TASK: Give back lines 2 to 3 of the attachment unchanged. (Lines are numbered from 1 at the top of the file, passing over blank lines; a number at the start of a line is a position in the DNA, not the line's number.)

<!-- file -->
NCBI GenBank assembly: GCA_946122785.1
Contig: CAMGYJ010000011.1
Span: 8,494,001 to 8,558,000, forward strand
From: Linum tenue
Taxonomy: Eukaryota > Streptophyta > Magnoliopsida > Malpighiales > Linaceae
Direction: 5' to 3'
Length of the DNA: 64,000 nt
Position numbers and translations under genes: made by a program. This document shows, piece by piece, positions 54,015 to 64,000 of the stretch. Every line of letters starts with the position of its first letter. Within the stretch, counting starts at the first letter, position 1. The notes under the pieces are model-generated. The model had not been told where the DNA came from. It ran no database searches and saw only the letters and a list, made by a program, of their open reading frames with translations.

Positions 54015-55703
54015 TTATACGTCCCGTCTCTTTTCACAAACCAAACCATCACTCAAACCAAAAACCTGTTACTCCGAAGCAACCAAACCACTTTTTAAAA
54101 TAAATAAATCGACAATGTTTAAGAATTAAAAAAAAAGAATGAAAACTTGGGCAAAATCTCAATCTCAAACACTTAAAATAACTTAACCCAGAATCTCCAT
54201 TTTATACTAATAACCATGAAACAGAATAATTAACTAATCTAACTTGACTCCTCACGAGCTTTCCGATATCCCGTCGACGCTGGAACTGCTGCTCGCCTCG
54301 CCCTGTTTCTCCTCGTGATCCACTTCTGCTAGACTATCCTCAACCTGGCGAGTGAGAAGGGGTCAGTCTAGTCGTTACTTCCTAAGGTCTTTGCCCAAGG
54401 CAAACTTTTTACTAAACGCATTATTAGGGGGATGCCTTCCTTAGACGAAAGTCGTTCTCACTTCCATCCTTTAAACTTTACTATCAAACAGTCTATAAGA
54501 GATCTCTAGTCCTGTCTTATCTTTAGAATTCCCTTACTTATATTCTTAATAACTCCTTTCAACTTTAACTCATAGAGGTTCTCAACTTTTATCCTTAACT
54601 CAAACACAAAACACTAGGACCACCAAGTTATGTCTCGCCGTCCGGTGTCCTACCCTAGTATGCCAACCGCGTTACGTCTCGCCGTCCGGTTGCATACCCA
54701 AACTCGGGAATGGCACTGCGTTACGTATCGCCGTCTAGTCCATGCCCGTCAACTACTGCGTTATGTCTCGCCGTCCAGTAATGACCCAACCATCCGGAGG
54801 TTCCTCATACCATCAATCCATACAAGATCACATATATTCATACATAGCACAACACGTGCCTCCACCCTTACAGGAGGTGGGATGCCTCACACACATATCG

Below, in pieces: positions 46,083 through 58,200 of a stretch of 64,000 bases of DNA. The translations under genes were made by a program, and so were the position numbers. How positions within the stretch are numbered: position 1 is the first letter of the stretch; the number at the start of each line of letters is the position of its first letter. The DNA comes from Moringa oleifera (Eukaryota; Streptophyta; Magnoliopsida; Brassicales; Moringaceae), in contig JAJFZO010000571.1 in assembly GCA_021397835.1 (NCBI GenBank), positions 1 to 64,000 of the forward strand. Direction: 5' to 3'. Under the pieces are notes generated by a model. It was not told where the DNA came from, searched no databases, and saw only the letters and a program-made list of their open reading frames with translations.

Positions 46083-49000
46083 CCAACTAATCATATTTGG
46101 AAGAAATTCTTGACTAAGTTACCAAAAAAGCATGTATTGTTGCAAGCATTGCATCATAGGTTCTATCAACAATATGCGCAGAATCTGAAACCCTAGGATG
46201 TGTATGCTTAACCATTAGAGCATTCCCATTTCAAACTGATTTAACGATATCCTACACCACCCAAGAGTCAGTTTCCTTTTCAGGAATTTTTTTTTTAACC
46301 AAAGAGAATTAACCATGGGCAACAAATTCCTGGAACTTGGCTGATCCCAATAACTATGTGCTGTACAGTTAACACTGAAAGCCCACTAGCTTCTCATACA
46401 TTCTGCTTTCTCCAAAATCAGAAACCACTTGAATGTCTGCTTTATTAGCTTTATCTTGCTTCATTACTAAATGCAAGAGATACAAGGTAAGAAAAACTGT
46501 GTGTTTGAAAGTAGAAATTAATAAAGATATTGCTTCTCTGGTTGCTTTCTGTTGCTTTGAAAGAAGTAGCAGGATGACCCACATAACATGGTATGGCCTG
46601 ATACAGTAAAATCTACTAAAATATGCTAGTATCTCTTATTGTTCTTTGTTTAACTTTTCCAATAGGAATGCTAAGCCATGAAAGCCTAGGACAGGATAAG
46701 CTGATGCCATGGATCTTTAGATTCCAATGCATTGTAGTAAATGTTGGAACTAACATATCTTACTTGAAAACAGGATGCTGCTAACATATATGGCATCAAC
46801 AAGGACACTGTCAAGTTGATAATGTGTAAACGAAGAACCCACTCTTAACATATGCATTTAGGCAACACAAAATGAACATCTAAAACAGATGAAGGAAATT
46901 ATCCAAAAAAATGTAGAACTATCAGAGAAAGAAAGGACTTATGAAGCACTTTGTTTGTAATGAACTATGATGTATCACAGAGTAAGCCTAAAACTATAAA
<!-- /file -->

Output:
Contig: CAMGYJ010000011.1
Span: 8,494,001 to 8,558,000, forward strand